Monthly Archives: February 2014

Top Ten Feel-Good Tips for February

Feel-good-February

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Top Ten Feel-Good Tips for February

I am not a nutritionist, but in my job I do read a lot about food and I have a pretty good grasp of healthy eating.

When I look back at old photographs I can see the results of my lifestyle, particularly what I ate and drank, and I’m glad to say that now I understand nutrition better, I’ve never felt better. I’ve never been a naturally skinny person and have battled to control my weight from the age of ten.

As a young adult, I used to
always opt for ‘diet’ versions
of everything – something I
never do anymore. It just
resulted in my body craving
sugar and fat.

We often get requests from people asking us to add more nutritional information to recipes, particularly featuring the salt and sugar content. Whilst, I understand that everyone’s dietary needs are different, it’s important to look at the whole picture and view your consumption over a week, rather than meal by meal. We all know that eating a sticky toffee pudding with every meal is not a good idea, but one a week is fine. What’s most important is to think about getting an overall balanced diet, not eating too much and exercising regularly.

There are lots of little things that can make you feel great. Here’s my top ten (please note, this works for me, but is not for everyone, if you have specific medical issues, always check with your doctor).

  1. Eat from a small plate. Think about the plates our grandparents used, they were much smaller than most modern crockery. Fill half your plate with veggies or salad, a quarter with meat/fish/vege protein and the other quarter with carbohydrate.
  2. Snack on a few almonds and blueberries. These will fill the gap between meals and help avoid those blood sugar crashes that makes us reach for biscuits.
  3. Change to foods that release energy slowly – porridge for breakfast, wholemeal toast and veg soup for lunch and a meal with protein and carbohydrate for dinner.
  4. Enjoy a treat, but make sure it’s something you love (Dairymilk for me!) and only have it once or twice a week.
  5. Try to cook from scratch as much as possible. Processed foods contain so many hidden nasties.
  6. Dance! However you like – Zumba, disco, ballroom; revel in your favourite music and have a good old boogie.
  7. Drink 8 glasses of water a day – your skin will love you for it. Ice-cold water tastes much better, so keep a jugful in the fridge.
  8. Get as much fresh air as possible and walk, as fast as you can, as much as you can. It’ll make you feel great!
  9. Meet with friends, have a chat and a good laugh.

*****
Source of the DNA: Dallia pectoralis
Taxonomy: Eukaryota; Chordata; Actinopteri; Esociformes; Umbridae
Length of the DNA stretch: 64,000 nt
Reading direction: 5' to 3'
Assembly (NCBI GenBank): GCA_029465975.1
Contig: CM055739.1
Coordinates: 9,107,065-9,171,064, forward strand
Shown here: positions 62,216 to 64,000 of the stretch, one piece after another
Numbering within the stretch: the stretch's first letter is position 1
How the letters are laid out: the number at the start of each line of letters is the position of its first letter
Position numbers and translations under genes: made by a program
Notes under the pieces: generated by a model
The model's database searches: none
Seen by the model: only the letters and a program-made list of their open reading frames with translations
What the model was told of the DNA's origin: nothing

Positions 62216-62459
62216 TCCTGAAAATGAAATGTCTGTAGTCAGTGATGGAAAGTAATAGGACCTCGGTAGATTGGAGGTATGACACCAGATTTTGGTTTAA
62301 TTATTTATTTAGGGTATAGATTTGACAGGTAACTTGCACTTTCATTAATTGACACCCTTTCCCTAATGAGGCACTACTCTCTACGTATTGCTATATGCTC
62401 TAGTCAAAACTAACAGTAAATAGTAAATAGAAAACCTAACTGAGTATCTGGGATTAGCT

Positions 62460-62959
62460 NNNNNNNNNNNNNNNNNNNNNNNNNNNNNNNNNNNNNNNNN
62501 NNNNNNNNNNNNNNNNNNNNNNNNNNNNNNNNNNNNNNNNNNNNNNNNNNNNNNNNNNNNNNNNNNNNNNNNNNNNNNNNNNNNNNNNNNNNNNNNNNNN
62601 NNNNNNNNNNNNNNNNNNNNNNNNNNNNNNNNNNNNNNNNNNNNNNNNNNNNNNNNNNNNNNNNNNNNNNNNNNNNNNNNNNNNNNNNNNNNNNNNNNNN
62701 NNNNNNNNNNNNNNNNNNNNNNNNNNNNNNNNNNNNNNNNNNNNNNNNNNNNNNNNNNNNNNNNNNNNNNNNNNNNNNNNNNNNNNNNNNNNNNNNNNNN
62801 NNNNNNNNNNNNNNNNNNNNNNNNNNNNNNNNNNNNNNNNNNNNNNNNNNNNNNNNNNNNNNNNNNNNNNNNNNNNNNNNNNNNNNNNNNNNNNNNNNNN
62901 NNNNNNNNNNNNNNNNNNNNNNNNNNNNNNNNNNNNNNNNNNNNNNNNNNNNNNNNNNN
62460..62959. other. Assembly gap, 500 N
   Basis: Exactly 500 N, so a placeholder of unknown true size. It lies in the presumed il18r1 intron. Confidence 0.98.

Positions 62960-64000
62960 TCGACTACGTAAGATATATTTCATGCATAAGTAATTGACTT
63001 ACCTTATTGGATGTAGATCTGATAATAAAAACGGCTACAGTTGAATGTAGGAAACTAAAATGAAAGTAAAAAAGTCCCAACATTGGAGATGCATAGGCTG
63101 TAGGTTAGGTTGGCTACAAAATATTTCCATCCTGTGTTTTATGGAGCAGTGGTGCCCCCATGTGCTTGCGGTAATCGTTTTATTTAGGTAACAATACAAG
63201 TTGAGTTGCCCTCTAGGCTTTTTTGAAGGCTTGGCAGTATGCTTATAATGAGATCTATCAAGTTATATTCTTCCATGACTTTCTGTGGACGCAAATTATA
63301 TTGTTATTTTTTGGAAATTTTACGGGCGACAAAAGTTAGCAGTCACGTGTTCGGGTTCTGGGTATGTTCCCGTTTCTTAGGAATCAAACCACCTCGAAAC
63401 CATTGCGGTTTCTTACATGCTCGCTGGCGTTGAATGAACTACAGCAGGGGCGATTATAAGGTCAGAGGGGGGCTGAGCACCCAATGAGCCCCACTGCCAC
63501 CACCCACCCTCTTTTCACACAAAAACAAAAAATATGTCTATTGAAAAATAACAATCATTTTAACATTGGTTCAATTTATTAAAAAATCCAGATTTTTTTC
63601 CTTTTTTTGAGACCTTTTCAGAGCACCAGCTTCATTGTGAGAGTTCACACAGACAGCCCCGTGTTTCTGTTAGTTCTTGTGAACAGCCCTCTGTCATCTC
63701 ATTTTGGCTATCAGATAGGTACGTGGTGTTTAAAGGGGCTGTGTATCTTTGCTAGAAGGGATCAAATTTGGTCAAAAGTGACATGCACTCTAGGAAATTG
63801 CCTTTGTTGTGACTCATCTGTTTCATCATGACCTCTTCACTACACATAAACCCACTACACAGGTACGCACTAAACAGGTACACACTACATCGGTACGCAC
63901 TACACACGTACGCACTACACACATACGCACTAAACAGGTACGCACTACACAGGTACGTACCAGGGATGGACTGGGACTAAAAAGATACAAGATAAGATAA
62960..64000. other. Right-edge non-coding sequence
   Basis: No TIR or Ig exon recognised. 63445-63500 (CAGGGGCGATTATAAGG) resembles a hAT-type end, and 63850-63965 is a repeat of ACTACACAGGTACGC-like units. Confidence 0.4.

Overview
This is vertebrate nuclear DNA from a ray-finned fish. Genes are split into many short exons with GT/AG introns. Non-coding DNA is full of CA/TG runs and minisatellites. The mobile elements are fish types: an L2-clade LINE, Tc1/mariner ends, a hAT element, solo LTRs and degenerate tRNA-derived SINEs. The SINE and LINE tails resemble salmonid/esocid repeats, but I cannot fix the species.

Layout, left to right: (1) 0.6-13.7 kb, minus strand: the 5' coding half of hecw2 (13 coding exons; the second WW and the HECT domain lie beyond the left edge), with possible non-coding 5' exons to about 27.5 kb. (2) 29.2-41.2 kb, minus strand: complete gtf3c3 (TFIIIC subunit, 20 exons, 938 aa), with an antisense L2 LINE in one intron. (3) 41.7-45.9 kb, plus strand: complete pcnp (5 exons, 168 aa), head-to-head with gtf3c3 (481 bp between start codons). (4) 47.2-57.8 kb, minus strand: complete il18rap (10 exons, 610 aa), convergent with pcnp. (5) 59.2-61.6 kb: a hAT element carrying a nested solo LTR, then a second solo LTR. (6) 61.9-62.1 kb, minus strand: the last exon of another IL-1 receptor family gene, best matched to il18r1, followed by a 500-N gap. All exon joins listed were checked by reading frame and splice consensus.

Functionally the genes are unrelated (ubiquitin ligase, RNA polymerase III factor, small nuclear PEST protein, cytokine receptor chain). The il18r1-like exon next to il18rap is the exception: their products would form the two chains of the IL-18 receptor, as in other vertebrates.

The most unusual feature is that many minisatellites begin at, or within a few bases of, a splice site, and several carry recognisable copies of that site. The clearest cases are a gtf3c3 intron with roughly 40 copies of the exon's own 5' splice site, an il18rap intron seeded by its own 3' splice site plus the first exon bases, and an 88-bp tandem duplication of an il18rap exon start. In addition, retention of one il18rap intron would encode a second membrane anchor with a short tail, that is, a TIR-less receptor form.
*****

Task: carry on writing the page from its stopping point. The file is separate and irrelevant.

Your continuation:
10. Create. It could be a batch of cookies, a handmade card, a knitted scarf – whatever you enjoy doing. You’ll feel a huge sense of satisfaction.

And if you’re feeling in the mood for making that batch of cookies, here you are. This delicious recipe is perfect to share with family and friends.

 

Recipe: Honey Flapjack Cookies

Honey Flapjack Cookies 

Good Food, Fast Dairy CookbookThis recipe is taken from Good Food, Fast – a fabulous cookbook packed full of recipes that take 30 minutes or less.

It’s available now for just £7.00.

Buy Good Food, Fast cookbook

 

 

 

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Competition | Win £25 HTA Garden Gift Card

Win £25 HTA Garden Gift Card

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Win £25 HTA Garden Gift Card

Create a stunning spring display courtesy of the Dairy Diary.

Win the £25 HTA Garden Gift Card in our latest competition and you can choose from over 90,000 plants and products available at hundreds of garden outlets nationwide.

Anyone, anywhere in the UK can spend HTA Garden Gift Cards on pretty much anything to do with gardening.

Win £25 HTA Garden Gift Card

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Pretty in Pink – step-by-step guide to a wonderful late winter basket

Pretty-in-Pink

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I would love to be green-fingered. My attempts at gardening have varying success and our garden is prettily passable.

I do love planting up pots and baskets though as I can follow a failsafe method, which yields a beautiful display. I take much inspiration from our book, Seasonal Garden Ideas, as there are lots of step-by-step projects, which take only an hour or so to create but give stunning results.

 

This easy project takes less than an hour and gives instant impact.

Pretty in Pink Planted Basket

A step-by-step guide to a wonderful late winter basket

Make a pretty basket of pink hyacinths
special by adding hoops of pussy willow
twigs with the soft grey catkins just
bursting out – a lovely display that
should last for several weeks.

When to prepare the Pretty in Pink projectPussy willow twigs are available in early spring, either in hedgerows or from florists. Pot-grown hyacinths can be found in garden centres from January through to May or even later.

Planting up a basket takes about an hour.

Plants required

  • Ten to twelve pink Dutch hyacinths just coming into flower.
  • Six to eight pussy willow twigs each about 45cm (18in) long.

Equipment required

  • Rustic-weave basket.
  • Hanging-basket liner (plastic, hessian, felt or moulded paper).
  • Bulb compost to fill.
  • Several handfuls of moss to tuck around the base of the hyacinths.
  • Trowel.

Method

1 Place the liner you have chosen in the bottom of the basket, pricking holes through for drainage if needed. Fill the basket two-thirds full with bulb compost.

2 Carefully remove each hyacinth, one at a time, from their pots and plant in the basket, adding more compost and setting each one to the same depth as it was in its pot. Place them as close together as you can, so the heavy flowerheads will support each other, and firm in well.